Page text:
His practice areas include patent application drafting and prosecution, infringement and validity opinions, freedom to operate analysis, and intellectual property due diligence reviews.
Brian received his Bachelor of Arts degree from Washington University in St. Louis. Upon completion of his undergraduate studies, he earned a Ph.D. in Molecular, Cellular and Developmental Biology from Ohio State University. As a graduate student, Brian discovered and characterized a novel gene involved in autosomal recessive hydrocephalus. His work was published in an article entitled Congenital Hydrocephalus in Hy3 Mice is Caused by a Frameshift Mutation in Hydin, a Large Novel Gene, appearing in the May 2003 edition of Human Molecular Genetics. After receiving his Ph.D., Brian worked as a post-doctoral research fellow in the Life Sciences Division at Lawrence Berkeley National Laboratory. As a post-doctoral scientist, he generated mice carrying a conditional allele of the SatB1 gene, elucidated the expression pattern of SatB1 in the mouse brain, and identified putative SatB1 target genes via cDNA microarray and chromatin immunoprecipitation analyses.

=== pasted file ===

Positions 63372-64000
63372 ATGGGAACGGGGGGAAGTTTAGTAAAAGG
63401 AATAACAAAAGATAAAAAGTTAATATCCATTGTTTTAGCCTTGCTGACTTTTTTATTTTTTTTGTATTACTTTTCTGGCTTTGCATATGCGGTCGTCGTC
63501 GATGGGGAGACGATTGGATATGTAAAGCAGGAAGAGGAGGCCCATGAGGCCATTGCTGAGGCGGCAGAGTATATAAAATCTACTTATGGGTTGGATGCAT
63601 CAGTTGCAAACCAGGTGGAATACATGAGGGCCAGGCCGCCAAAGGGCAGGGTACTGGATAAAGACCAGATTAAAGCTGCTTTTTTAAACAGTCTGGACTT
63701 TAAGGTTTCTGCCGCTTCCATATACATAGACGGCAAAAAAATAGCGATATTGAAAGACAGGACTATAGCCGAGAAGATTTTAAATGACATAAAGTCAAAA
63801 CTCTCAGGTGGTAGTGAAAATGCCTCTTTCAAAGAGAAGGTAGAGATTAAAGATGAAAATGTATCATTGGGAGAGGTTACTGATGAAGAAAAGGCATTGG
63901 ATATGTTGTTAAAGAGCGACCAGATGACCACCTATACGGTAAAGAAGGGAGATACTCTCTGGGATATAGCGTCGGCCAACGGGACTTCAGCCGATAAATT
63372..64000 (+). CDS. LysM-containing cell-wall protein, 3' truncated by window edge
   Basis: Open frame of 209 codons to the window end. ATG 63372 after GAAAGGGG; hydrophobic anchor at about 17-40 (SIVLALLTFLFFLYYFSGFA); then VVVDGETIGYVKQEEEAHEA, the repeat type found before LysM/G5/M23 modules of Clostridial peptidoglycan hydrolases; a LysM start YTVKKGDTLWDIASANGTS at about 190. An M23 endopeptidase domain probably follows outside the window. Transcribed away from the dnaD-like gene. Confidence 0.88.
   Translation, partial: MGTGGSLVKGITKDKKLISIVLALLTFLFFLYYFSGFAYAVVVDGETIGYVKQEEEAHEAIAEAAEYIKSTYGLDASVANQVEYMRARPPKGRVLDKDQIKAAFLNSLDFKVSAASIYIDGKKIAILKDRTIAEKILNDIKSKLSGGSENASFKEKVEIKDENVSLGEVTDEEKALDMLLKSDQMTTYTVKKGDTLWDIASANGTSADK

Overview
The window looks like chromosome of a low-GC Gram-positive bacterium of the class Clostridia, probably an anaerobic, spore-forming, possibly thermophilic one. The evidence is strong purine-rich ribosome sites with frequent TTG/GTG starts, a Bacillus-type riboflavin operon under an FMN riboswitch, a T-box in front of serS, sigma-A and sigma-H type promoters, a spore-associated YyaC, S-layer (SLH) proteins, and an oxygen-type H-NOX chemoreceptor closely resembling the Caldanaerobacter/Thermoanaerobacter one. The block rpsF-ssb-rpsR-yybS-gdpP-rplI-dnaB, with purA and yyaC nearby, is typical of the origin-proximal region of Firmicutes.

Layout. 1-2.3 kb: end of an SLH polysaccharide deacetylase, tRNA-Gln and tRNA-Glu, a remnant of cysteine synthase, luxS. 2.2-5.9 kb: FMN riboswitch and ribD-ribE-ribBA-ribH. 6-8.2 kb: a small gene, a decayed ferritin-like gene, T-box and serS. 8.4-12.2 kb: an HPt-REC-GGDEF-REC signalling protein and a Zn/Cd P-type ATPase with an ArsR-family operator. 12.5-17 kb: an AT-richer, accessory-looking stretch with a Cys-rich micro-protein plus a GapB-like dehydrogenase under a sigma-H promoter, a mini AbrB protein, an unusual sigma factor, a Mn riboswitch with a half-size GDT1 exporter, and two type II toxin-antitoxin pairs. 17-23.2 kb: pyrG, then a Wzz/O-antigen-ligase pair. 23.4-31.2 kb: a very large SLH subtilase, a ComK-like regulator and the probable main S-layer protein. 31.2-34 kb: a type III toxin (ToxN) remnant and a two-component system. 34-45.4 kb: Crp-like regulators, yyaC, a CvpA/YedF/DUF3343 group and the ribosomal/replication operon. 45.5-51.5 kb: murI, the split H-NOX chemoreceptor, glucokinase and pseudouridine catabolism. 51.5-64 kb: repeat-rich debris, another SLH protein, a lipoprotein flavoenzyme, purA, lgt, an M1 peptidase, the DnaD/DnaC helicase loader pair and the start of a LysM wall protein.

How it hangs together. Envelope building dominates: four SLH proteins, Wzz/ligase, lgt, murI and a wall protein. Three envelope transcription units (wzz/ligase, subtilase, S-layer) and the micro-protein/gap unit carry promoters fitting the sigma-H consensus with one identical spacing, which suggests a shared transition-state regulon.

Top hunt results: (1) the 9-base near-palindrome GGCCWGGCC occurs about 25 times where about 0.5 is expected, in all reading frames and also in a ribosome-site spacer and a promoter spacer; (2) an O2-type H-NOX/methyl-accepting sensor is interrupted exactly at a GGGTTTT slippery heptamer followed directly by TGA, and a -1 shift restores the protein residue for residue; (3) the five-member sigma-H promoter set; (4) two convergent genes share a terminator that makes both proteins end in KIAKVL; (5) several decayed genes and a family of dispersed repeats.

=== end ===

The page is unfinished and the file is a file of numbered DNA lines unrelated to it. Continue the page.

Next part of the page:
Brian received his J.D. from Santa Clara University School of Law in 2009. While in law school, Brian was an Articles Editor for the Santa Clara Computer and High Technology Law Journal. He received the Witkin Award for Academic Excellence in Patent Law Practice. Also during law school, Brian co-authored an article entitled The History, Content, Application, and Influence of the Northern District of California’s Patent Local Rules, appearing in Volume 25 of the Santa Clara Computer and High Technology Law Journal.